Missing Boy’s Family Hopes Video Helps Locate Him
CHICAGO (CBS) — The family of a missing 13-year-old boy was hoping surveillance video of him from the day he disappeared would help police locate the teenager.
As CBS 2’s Suzanne Le Mignot reports, Cleve “Scoot” Randall has been missing since March 17, when he left his grandmother’s home on the 8000 block of South Ada Street a few minutes after 6 p.m.
Two other cameras picked up video of Cleve as he walked home – less than a mile away – to meet his sister and legal guardian.
“I don’t know if somebody picked him up, snatched him off the street,” his grandmother, Lucy Dinson White said. “But he usually just goes right straight home.”
Cleve was last seen wearing faded blue jeans, a black windbreaker jacket and FUBU sneakers. His blue and gray book bag was slung across his body.
He was captured on three different surveillance cameras as he walked to meet his sister – once right outside his grandmother’s apartment building. Two more cameras captured his image as he crossed the intersection of 81st and Ada streets, headed towards 82nd Street.
Cleve hasn’t been seen since that footage was taken.
“He looked so normal on that video tape, walking down Ada. We would have expected him to be here,” his sister Wilhelmina Randall said.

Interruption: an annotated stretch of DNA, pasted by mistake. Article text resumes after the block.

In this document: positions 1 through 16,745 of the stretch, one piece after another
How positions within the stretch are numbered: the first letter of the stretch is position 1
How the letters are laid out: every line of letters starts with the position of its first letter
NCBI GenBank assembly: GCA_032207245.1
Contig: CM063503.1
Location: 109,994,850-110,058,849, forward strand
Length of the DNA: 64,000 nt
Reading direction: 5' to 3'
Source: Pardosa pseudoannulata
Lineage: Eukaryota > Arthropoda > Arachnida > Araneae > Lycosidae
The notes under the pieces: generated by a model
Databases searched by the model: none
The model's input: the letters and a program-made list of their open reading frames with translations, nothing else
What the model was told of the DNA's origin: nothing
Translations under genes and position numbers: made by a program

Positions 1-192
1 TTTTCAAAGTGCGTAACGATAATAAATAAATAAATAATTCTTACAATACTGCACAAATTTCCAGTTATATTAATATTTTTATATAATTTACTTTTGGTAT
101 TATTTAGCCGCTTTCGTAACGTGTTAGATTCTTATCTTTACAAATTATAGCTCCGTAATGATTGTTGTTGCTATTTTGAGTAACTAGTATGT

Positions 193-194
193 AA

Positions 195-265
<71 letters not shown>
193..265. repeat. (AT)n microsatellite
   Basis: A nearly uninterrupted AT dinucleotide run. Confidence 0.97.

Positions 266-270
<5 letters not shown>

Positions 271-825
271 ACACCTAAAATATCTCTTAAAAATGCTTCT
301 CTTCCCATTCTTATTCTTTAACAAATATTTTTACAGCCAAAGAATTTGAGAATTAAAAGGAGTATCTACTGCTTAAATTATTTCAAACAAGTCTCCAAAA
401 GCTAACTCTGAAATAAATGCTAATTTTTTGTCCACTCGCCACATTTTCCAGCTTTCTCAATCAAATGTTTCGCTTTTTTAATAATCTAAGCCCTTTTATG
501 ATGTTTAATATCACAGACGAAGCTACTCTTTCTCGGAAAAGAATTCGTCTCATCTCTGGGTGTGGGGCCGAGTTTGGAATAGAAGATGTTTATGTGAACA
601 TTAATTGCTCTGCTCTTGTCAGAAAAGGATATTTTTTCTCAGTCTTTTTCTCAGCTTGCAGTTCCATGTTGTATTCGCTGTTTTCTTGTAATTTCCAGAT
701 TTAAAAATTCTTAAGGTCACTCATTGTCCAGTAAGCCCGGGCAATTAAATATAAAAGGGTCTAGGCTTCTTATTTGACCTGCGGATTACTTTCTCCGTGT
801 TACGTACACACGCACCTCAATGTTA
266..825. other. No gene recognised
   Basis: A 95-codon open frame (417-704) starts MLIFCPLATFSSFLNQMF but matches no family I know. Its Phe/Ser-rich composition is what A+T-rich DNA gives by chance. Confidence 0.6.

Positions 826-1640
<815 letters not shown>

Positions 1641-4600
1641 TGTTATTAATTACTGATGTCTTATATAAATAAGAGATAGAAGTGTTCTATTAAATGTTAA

When he was last seen at 81st and Ada streets, Cleve was just five blocks from home, where his sister and legal guardian was waiting for him.
She and her grandmother were out Tuesday afternoon, handing out fliers with a photo of Cleve.
“Ask your family and friends if they seen this child. We just want him home,” his sister said.
Since his disappearance, the Cook County Sheriff K-9 unit has searched the neighborhood, along with Chicago Police detectives.
Community activist Andrew Holmes has been passing out fliers.
“We’re gonna probably go throughout the city as we can get individuals to go door-to-door, because we’re going to make sure that we bring this young man home safely,” Holmes said.
Wilhelmina Randall’s boyfriend, Derrick Dinson, has been a father figure to Cleve for the past seven years.
“Please come home. If somebody’s got him, just let him go, so he can come home,” Dinson said.
Cleve’s sister said he had recently told friends he wanted to be with his biological mother, who lives on the West Side. His mother said she hasn’t seen him or heard from him either.